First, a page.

Bring your parents to work?

Do you remember showing your parent(s) around your classroom when you were little?  Perhaps this is a little too American white bread, but I certainly remember it.

I was all too excited to show them my sleeping mat and cubby hole when I was in kindergarten, and then my desk and the hook for my backpack as I got older in elementary school.  In middle school, it became my locker, where I sat for lunch, and my favorite classrooms and teachers, but with just a little less enthusiasm each year.  By high school, I was not so animated as I had been as a little girl, but I still loved getting to show my parents or family members around my school.  Grandparents Day was one of the coolest things, because I got to do just that with my grandparents.  College was a little different, because it’s college.  However, I still totally loved showing my parents around my campus and dorms, and introducing them to all of my friends and acquaintances and teachers that I could find.  Even when I studied abroad, I reveled in showing them my stomping grounds.

And it was normal at each stage to be showing my parents around the areas.  But it is not normal now.  Why does that suddenly stop when we become “adults” and being “real jobs”?  I don’t know of anyone who shows his or her parents or family members around his/her office.

But now that I am an adult and I have a job (I’ve had many already, actually), my desire to show around my parents and family members hasn’t changed.  When my brother was visiting from Japan, I desperately wanted him to come see my classroom, see my apartment.  I giddily showed my mom around my first school (for my first full-time teaching job), when I convinced her to come to a dance performance there one evening.  My desire to have my parents be able to relate to my everyday has not lessened, not at all.  I still want them to see my everyday stomping grounds.  And, for the most part, I’ve been able to get them to see a decent amount of it these past few years.  Even in Japan, where guests aren’t typically allowed on campus, I got to bring my mom to both of my schools, and she helped teach a cooking class for the English Club at one school, and helped out with English classes at the other.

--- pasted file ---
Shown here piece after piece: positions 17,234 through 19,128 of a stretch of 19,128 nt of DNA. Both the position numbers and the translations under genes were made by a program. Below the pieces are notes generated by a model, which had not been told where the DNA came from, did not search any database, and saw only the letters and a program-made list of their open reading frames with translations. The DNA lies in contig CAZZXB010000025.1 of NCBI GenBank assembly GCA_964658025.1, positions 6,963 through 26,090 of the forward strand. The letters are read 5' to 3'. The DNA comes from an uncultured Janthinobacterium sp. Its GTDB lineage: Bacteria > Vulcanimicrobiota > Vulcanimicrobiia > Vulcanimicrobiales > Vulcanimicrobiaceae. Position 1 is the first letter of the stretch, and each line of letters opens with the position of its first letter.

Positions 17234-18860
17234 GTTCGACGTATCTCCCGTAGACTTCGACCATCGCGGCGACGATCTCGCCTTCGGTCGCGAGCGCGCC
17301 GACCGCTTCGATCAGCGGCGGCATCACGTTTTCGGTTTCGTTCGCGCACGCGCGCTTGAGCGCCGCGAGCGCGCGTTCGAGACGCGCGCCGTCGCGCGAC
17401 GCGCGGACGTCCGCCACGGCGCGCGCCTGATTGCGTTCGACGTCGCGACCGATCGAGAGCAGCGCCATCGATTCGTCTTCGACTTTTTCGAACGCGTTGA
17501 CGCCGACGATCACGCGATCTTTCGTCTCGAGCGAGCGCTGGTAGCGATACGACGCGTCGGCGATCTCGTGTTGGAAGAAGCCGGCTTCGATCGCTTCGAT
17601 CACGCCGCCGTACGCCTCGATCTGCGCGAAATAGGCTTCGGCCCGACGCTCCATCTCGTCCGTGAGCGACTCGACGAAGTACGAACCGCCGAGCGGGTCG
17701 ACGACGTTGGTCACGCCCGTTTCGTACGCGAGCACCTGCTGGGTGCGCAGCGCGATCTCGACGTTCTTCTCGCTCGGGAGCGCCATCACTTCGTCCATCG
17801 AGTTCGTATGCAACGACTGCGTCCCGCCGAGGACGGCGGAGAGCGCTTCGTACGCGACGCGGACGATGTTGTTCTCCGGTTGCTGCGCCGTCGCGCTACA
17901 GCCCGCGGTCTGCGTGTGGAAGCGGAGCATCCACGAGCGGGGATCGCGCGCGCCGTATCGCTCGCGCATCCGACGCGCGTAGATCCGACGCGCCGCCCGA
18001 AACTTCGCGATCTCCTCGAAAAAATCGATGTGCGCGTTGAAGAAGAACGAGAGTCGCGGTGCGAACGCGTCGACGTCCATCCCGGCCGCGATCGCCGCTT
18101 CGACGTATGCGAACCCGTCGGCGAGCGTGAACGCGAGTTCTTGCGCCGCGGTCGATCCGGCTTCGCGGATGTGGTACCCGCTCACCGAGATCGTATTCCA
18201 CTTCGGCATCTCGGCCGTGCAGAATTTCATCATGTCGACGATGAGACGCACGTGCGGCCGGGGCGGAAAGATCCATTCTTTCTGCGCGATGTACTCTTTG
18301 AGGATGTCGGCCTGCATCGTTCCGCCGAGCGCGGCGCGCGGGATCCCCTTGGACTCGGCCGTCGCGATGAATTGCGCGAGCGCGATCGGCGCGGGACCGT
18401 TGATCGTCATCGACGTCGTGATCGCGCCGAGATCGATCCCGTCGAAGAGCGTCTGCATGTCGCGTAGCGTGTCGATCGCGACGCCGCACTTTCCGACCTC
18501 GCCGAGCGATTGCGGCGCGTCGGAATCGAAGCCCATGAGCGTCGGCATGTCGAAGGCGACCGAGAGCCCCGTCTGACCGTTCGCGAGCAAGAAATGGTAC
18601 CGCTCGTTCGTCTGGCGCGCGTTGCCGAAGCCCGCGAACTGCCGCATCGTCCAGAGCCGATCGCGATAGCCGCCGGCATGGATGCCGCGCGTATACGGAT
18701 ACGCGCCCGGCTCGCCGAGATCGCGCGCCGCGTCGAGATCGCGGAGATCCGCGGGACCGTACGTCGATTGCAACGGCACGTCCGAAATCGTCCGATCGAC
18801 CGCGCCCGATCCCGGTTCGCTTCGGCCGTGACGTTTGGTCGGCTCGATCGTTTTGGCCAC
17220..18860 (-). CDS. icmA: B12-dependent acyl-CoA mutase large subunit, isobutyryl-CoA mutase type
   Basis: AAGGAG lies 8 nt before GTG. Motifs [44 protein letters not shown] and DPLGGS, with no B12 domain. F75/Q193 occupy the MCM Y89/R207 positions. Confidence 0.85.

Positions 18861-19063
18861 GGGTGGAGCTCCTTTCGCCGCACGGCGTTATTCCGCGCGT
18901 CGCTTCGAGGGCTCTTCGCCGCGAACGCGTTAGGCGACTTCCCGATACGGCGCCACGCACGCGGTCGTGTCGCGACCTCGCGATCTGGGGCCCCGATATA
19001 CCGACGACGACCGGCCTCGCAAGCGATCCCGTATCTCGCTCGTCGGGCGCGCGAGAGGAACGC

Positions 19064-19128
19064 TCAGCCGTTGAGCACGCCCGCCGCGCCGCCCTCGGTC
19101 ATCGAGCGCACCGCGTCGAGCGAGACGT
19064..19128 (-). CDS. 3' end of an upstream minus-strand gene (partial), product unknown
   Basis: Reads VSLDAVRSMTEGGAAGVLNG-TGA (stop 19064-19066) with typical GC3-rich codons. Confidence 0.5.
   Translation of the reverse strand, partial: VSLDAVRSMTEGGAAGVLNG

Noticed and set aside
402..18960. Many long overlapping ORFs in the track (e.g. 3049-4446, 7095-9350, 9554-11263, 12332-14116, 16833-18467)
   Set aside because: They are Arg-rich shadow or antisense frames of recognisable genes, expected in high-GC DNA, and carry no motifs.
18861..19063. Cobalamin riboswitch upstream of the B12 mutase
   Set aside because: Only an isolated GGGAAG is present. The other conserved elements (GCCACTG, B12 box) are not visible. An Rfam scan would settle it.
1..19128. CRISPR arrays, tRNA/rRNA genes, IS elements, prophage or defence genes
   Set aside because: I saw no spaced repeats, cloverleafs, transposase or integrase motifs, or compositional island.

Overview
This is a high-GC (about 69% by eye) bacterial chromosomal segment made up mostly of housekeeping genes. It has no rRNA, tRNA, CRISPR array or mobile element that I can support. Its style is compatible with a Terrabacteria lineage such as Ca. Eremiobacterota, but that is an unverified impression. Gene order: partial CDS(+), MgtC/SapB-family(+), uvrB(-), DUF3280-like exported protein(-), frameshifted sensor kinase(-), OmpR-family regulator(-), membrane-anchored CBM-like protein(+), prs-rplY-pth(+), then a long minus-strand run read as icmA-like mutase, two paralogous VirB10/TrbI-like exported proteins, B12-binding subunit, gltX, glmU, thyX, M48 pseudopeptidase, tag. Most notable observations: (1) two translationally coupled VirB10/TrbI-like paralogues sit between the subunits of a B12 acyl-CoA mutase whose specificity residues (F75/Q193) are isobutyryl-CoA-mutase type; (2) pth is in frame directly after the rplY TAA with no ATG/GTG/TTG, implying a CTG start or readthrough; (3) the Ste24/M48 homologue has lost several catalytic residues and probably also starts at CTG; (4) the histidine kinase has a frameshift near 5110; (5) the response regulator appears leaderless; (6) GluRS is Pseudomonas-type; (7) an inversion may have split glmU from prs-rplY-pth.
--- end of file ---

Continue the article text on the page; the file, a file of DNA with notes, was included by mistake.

So, I guess my concern isn’t all too valid after all… I somehow manage to make it happen for me, anyway.  However, I do still wish that it were more of a cultural standard to bring one’s parents and/or family members to work, at least for a coffee or tea hour, or something like that, just so they can have a real glimpse of what it all is.  I just think it would be way awesome.  Kind of like how Open House used to be, where I’d go meet my teachers with my parent/s, and show my parent/s around my school.  Man… this would be neat.  It also would be very helpful in cross-(whatever the word is for work areas – I’m tired, okay?) interaction and understanding.  My dad works in computers and oil & gas.  He would be amazed to see my work, and I to see his.  They are just such different worlds that we have much to be learned from interacting with one another’s worlds.

I imagine loads of people would be utterly uninterested in this idea, but I hope that loads also would be in full support of it.

Post-a-day 2017

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A thank-you note

I sent a message to a friend of mine the other night, after reminiscing on how beautiful it was, having him be in my life in Japan.  He is still a quality friend now, despite our being worlds apart.  Open forum was the standard for our time spent together, and life was discussed earnestly and with invested interest in stepping forward with fulfillment and joy.  We supported one another in a way I have not really known before it.  Our lives intertwined just enough to be able to relate to one another, but without conflict or jealousy.  We became friends out of circumstances, but I couldn’t imagine a better friend to have been in his place this past year and a half.

 

These were our messages:

“I want you to know that I am extremely grateful for your friendship. I still regularly recall memories that remind me of how much of a blessing it was last year, having you in my life. Costco holds a warm spot in my life now, and it cracks me up that, of all places, Costco would have a warm spot. 😛 It was like things could feel normal for an evening, in the midst of the craziness that is figuring out life.”

“That was such a nice message to receive in the morning as I got out of the shower! Thanks for the message. I feel the same way about the friendship and how helpful it was and is while figuring out life!
It is funny how such an “ordinary” place like Costco can morph into something else like that”

Yes. Yes, it really is.

Post-a-day 2017

Late-night shared delights

I remember the time I showed someone I love how to shift the gears in a manual car.  Actually, I remember all of the times I have done this.  However, one in particular came to mind tonight, and I smiled at the memory.